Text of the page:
Lee has recently released her debut jazz album, "Mentor," in which she paid tribute to all the great musicians around the Valley who helped her grow into the great performer she is today.

"I can't explain it to you - to have these amazing people in my life at those exact times," Lee said of her many instructors and mentors. "I remember their names, what they taught me... It was huge to be able to say thank you. Art is very difficult. Music is very difficult. Somebody should say thank you. I really am so happy, so glad I got this opportunity to thank these people, these guides."

Read the rest of this article at YabYum Music and Arts!

Thursday, October 2, 2014

Four Chambers Press, Spreading the Love of Writing Throughout Phoenix - YabYum Sneak Peek

By Matt Marn

Published by YabYum Music and Arts

Photo credit: John Haas
You may have seen it in storefronts around Phoenix, or at a booth off Roosevelt and Fifth Street one First Friday. You may have come across pages and pages of stories, prose, and artwork from hundreds of contributors. Some contributors are experienced writers, some are just having fun. But many of them are local, from right here in the Valley. And if you haven't seen Four Chambers Magazine yet... you will.

And who knows - you may be one of the authors published inside the pages.

Jake Friedman, founder and Editor-in-Chief of Four Chambers Magazine, didn't start meeting people right away when he moved to the Phoenix area almost 3 years ago. He didn't feel truly at home until he started attending local poetry readings and open mic nights.

"The interaction you have with people at those types of events - you get such a strong bond interacting with them; a bond you don't get from walking down the other side of the street," Friedman said. "Literature is how I met my friends here. Creating a bigger variety of events, a bigger physical existence of literature... we really are trying to build a community here, where people can come together and share something substantial and meaningful."

Read the rest of the article on Four Chambers Magazine at YabYum Music and Arts!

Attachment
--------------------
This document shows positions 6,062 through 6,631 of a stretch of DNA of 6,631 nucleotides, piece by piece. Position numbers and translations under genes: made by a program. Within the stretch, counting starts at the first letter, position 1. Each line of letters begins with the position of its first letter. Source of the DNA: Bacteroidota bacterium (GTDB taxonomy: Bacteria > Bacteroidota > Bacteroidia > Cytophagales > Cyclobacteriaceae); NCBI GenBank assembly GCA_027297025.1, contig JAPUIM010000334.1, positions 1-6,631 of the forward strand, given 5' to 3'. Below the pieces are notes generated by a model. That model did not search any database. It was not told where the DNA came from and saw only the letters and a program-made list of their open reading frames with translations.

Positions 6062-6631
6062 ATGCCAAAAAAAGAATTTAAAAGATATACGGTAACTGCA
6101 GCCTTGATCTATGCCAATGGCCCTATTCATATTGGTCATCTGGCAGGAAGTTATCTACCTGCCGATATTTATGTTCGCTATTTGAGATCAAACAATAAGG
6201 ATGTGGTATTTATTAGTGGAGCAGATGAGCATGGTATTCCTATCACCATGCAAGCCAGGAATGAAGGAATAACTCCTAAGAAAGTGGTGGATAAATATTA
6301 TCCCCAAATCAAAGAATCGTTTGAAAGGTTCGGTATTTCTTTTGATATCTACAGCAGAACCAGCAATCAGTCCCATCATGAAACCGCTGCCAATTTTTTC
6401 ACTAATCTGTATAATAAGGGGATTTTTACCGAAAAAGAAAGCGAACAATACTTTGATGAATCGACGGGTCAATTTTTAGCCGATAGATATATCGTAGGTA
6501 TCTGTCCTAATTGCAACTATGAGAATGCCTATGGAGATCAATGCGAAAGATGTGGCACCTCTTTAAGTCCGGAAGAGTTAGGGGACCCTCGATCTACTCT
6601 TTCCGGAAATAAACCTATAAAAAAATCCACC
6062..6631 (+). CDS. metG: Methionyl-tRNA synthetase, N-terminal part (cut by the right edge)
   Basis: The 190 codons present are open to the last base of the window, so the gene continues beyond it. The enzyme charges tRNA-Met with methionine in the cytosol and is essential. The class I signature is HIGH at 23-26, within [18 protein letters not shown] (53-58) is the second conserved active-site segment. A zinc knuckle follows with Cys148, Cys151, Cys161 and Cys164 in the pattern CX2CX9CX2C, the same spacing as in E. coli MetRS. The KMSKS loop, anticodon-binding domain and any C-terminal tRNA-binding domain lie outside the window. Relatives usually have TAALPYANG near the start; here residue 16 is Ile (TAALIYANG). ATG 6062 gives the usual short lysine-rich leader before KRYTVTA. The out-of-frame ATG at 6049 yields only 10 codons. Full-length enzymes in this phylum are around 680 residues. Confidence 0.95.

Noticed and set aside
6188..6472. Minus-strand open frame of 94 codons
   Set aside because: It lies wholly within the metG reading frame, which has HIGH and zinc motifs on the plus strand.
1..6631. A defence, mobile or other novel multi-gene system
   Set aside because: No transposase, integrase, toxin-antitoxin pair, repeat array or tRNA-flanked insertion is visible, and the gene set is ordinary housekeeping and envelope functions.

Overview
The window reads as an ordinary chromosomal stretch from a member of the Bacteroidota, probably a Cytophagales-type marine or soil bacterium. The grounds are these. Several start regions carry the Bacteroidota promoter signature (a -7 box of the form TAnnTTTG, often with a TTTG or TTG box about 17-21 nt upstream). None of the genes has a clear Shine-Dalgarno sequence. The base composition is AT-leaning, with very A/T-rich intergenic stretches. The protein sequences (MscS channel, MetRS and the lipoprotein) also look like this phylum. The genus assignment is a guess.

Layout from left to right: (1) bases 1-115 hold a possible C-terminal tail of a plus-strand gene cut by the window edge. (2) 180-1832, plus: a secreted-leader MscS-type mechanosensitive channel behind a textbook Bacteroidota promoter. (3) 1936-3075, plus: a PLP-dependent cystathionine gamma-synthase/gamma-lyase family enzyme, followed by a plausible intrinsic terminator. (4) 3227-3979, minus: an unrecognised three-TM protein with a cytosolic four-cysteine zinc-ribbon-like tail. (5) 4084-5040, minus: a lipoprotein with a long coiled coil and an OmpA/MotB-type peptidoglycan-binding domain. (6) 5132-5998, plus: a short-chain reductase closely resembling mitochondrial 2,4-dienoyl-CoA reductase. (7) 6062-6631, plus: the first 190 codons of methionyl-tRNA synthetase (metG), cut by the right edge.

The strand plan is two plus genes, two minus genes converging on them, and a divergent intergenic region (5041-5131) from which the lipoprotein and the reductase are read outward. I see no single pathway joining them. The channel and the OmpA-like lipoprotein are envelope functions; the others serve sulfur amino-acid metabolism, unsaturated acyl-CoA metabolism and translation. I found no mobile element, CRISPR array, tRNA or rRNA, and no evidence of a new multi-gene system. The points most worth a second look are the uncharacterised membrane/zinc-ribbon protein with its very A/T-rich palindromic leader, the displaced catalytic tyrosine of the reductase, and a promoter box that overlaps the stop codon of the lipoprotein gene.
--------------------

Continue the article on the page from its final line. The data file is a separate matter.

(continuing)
Jazz Vocalist Holly Pyle sings to her own beat - Sneak Peek

By Matt Marn

Photo credit: Bill Goodman
Singer Holly Pyle walked into an open mic one Friday night with a set of cables, a microphone, and a loop pedal. When her turn to take the stage arrived, she stood silent before the room, focusing on the beat in her mind. One hand ready on the pedal, the other hand began to wave back and forth, her head nodding to her own beat. She sings the beginning of a rhythm and loops her own voice with the loop pedal, each measure adding another layer of her voice to her track. Her stylish, improvisational jazz captivates the room, and the crowd applauds at the end, pleading her to stay for another.

"The loop pedal is a brand-new adventure," Pyle said. "Growing up, I recorded my voice into the computer, and I loved harmonizing with myself. In college, I used Garage Band. I had the idea of using a loop pedal, but I just didn't take the leap. But once those kids encouraged me, I went for it and bought a loop pedal. I went to an open mike in Tempe. I messed up the first time, but they loved it. They invited me to do an artist spotlight - that day."

A complex relationship with music

Pyle has had a complex relationship with music for many years. She calls it just that - a relationship - because it has ran through a wide range of emotions, from love to hate, and everything in between. But she loves that it takes work to nurture her craft.

"There are those points in music, in the relationship, where I have a great moment, where it is all bright and happy, and I think I'll love it forever," Pyle said. "And then there are moments when everyone critiques and gives their own opinion, influenced by their own relationship with music. I tried to conform to other people's wishes, so my own love with music started to feel less real."

Check out the rest of this article at!